When asked how he intended to manage the furniture so as not to cause an obstruction Mr Orme stated that staff would be out regularly clearing the tables and removing any litter. As the premises had a bay window it was possible to see out on to the street from the counter so staff could monitor the situation. There was a drop kerb nearby and he was aware of the inconvenience it would cause should the 1.8m distance not be adhered to.  He certainly would not wish to damage the reputation of his business by not operating in accordance with the requirements. He gave his personal assurance that the area would be kept clear.


With regard to the entrance to the basement of the 21 Club he confirmed that during most of The Find’s trading hours the club would be closed and the gate padlocked. With his proposed seating plan the gateway would not be blocked in any event. He accepted that people did move tables and chairs to accommodate their groups but undertook to monitor this so as not to encroach on the highway. With regard to smoking staff were trained to politely but firmly talk to customers and they would do this with customers who moved tables and chairs which blocked the highway.


Mr Orme confirmed that there would be waitress service on Saturdays and Sundays but not at quieter times. The table and chairs would be brought in every evening.


He believed his café, which was based on quality, would enhance the town centre and its café culture. He understood the concerns of not having barriers but hoped Members were reassured by his commitment to police the area.


During the debate that followed Members made the following points:


A Member felt that permitting applications which did not comply with the council’s policy on objects on the highway was making a mockery of the policy. Everyone should be treated the same and the policy should be enforced as pedestrians were likely to be forced on to the road due to increasing encroachment on to the pavement. It was questioned how fair treatment could be given to all when those who had been granted consent 10 years ago did not have to comply with current policy.


The Chair stated that the policy represented guidance and if what was proposed was within the law and reasonable and proportionate Members had discretion to grant consent. Each application should be determined on its own merits and in this case there were grounds to vary from the policy without undermining the policy or the committee. Having looked at what other tables and chairs were on the highway in that street the proposed application was small scale. It was acknowledged that chairs would be moved by customers but the applicant had confirmed that it would not be long before they were moved back. If the applicant did not manage the operation properly then the licensing team would receive complaints. He felt it would be unreasonable to refuse consent as barriers would make the operation more challenging.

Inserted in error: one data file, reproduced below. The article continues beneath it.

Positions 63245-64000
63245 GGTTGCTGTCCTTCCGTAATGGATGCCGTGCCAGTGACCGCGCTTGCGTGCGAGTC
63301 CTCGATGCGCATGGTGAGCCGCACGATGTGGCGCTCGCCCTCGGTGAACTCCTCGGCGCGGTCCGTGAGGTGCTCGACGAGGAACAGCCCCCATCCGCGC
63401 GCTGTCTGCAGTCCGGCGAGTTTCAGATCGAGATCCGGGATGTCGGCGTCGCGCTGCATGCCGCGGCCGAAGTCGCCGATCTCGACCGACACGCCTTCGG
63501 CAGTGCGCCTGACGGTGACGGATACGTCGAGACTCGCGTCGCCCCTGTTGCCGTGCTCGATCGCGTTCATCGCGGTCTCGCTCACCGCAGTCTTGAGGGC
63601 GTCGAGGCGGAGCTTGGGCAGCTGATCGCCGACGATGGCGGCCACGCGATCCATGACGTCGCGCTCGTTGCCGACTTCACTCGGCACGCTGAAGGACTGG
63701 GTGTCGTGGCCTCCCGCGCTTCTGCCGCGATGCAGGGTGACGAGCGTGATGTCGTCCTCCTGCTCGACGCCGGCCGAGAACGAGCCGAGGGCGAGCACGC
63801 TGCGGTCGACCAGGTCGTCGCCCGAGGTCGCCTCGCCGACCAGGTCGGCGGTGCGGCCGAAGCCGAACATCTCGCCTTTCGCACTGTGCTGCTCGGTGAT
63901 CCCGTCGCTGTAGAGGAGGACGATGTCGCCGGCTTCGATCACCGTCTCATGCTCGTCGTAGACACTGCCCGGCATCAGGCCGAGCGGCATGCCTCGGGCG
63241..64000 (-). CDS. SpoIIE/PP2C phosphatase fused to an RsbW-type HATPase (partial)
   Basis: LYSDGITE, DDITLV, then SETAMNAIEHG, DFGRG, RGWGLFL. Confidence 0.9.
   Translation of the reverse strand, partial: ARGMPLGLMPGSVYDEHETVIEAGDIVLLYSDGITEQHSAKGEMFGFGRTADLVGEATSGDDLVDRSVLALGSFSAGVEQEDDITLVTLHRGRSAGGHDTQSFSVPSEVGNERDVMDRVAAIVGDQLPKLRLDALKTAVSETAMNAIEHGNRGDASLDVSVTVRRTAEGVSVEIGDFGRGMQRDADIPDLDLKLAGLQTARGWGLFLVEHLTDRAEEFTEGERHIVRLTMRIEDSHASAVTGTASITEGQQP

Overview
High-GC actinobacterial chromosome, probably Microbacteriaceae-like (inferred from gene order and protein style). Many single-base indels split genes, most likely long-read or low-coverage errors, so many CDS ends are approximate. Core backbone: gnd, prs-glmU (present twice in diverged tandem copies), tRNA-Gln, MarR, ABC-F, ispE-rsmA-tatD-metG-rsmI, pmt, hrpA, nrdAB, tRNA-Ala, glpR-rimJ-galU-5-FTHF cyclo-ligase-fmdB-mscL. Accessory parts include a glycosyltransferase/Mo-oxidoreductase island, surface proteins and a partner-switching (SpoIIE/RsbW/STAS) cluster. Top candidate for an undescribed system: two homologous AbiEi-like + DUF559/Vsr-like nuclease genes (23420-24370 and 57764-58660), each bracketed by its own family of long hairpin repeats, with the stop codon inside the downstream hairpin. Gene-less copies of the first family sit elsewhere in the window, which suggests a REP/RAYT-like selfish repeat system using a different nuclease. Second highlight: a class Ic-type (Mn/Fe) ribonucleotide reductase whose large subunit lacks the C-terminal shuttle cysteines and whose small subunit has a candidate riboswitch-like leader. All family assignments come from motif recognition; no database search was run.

Members expressed concern that if this was approved then it called in to question the council’s policy and that something permitted 10 years ago was still binding now. To that end they requested that a review of the policy be arranged.


The Chair emphasised that the committee had the discretion to vary from the policy which would not set a legal precedent and would not be bound in the future


When asked the view of the licensing team the Licensing Officer stated that the tables and chairs policy was reviewed every three years and it was on the work plan for the end of this year or the beginning of next. In response to a question the Licensing Officer confirmed that any permission the committee granted could be called in for review by the committee at any time. It was important that Members focussed on this application on its own merits.


There being no further comments, the Chair moved to vote on 1.6.1 being to grant the consent.


Upon a vote it was (3 for 2 against)




Mr David Orme’s application for permission to place 2 tables and 4 chairs on the highway outside The Find, 20 Regent Street, Cheltenham, be granted because Members were satisfied that there were sufficient grounds to depart from the policy in this instance


Supporting documents: